Pliska

Another trip we took during the Burgas leg of our trip was to Sozopol, an ancient seaside town around 21 miles apart. It is famous as the place of this Apollonia Art and Film Festival which occurs in September. The city is also among the earliest in Bulgaria on the Black Sea coast with evidence of settlement.

The city turned into Apollonia when Apollo’s temple was constructed and was famous Antheia. It turned into an important trade centre and preserved a strong Greek people. There were Greeks than Bulgarians when it became part of contemporary Bulgaria! While the remains of the settlement have been excavated off the coast, the city walls can still be seen around the town.

The foundation of our trip was the city of Veliko Tarnovo, using churches and its rich history. The city is located on the Yantra River and was the capital of the Second Bulgarian Empire, being home to many of the nobility. Later, it gave its name to the Tarnovo Artistic School, famous for its literature and painting fashions.

Among the most famous medieval monuments in Bulgaria could be observed in the city. The city is built on three mountains — Tsaravets, Trapezitsa and Sveta Gora using the river running through the center. The fortress on Tsaravets was the fortress of the Bulgarian Empire from 1185 to 1393 and dates from medieval times.

Some 3,000 ft of stone walls, some of which are 11 feet thick surround it.  It is a now a popular tourist destination and also a location.

Check out our article on How to See and Do in Veliko Tarnovo

For wine lovers, a daily trip to the Maryan Winery is recommended while remaining in Veliko Tarnovo. The winery is just 45 minutes from the city, close to the town of Maryan also offers the chance to try a number of unique wines.

The winery is a family run business and there are a refreshing rose as well as five distinct forms. A tour involves exploring tasting wines and the wine cellar right from the barrel. The wines are created out of a combination of winemaking methods and modern technologies to acquire the best quality products.

The ancient Roman city of Nikopolis ad Istrum is just yet another important day trip to take whenever you are remaining in Veliko Tarnovo. Emperor Trajan in 101 AD founded the city in the linking of Rositsa and also these rivers Tantra. He dedicated it and the stays can now be seen close to Nikyup’s village , approximately 12 miles north west.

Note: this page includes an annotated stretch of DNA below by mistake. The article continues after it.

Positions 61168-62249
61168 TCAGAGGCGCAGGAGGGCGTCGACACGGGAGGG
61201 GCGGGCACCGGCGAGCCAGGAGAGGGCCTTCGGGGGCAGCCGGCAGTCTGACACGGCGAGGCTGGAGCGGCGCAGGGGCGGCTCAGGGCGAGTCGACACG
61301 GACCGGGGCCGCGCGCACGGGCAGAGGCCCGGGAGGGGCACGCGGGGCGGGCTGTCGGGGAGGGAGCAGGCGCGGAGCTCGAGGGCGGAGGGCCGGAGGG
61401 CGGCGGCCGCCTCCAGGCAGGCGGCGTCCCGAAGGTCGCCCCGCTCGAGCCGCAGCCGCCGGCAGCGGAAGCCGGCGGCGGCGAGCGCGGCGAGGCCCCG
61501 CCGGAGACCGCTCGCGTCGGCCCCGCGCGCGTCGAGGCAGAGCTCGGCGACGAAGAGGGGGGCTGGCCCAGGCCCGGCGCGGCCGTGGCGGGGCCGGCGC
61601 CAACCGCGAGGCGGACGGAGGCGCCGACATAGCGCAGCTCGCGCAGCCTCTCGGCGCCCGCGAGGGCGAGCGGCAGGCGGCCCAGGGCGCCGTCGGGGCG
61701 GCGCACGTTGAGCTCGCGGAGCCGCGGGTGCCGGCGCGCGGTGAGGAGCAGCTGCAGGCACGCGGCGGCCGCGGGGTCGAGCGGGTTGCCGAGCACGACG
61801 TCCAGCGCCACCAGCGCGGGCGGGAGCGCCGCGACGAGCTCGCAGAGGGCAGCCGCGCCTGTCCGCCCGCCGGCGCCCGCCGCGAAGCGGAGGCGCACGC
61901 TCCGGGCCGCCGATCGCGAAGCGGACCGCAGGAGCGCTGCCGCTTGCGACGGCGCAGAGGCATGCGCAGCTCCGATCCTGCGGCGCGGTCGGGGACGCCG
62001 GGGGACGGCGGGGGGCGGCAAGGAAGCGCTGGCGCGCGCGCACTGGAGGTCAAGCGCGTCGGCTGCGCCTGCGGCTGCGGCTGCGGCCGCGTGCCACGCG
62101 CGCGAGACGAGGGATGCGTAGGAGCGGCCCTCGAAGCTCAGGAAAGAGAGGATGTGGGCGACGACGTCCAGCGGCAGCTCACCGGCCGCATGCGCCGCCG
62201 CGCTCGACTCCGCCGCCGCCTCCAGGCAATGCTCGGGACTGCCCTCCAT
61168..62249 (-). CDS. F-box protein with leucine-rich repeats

15 Places You Have To Visit in Bulgaria

As was the fad at the moment the Roman city was destroyed in 447 from Attila the Hun’s forces but was later rebuilt as a fortress including churches together with the structures. The new fort just occupied around one-fourth of the first city and was destroyed again in the 6th century. Several buildings may be viewed as well as the road network and sculpture stays.

Was that the city of Stara Zagora. It is known for its linden trees and its own allies and is the city. The area around the city has mounds and Bereketska, yet, is the biggest in the country. The city crossroad and was inhabited from the Thracians, Romans, Ottomans and Bulgarians at various points during its history.

15 Places You Have To Visit in Bulgaria

We enjoyed a rare chance to see two lodgings and artifacts from the period and seen the Neolithic Dwellings Museum. Even the Regional History Museum is just another spot to savor, a four-story construction that houses things from Neolithic times through to the 19th century, including an impressive Roman display on the cellar level.

Augusta Trayana’s Roman Forum, as the city was called the Romans, can be located together with the courthouse that was contemporary. It has the remains of a 1,300-spectator amphitheater, the terrace and their city walls. This can be still used today such as festivalsperformances and opera. You can enter for free but do need permission.

Check out our article on How to See and Do in Stara Zagora

Plovdiv is the second biggest of the towns that are Bulgarian and functioned as our second base during the trip. This is a significant economic, transport and cultural centre that was once called Philippopolis, since it was defeated by Philip II of Macedon in the 4th century BC.

It was later invaded by Persians, Greeks, Celts, Romans, Goths, Huns, Turks, Crusaders before getting a part of Bulgaria because we know it now. Plovdiv is frequently known as’The City of the Seven Hill’.

All that history means a lot is do and to see! Although the Old Town tends to be smoother and more laid back, the city centre is active and lively. Both are extremely pedestrian friendly so it’s possible to enjoy the key sites. Close the Tourist Information Centre in Dzhumaya Square is the Stadium. This sits beneath the contemporary city degree and was commissioned by Emperor Hadrian in the two nd century. Though just 14 marble columns stay it initially held some 30,000 spectators.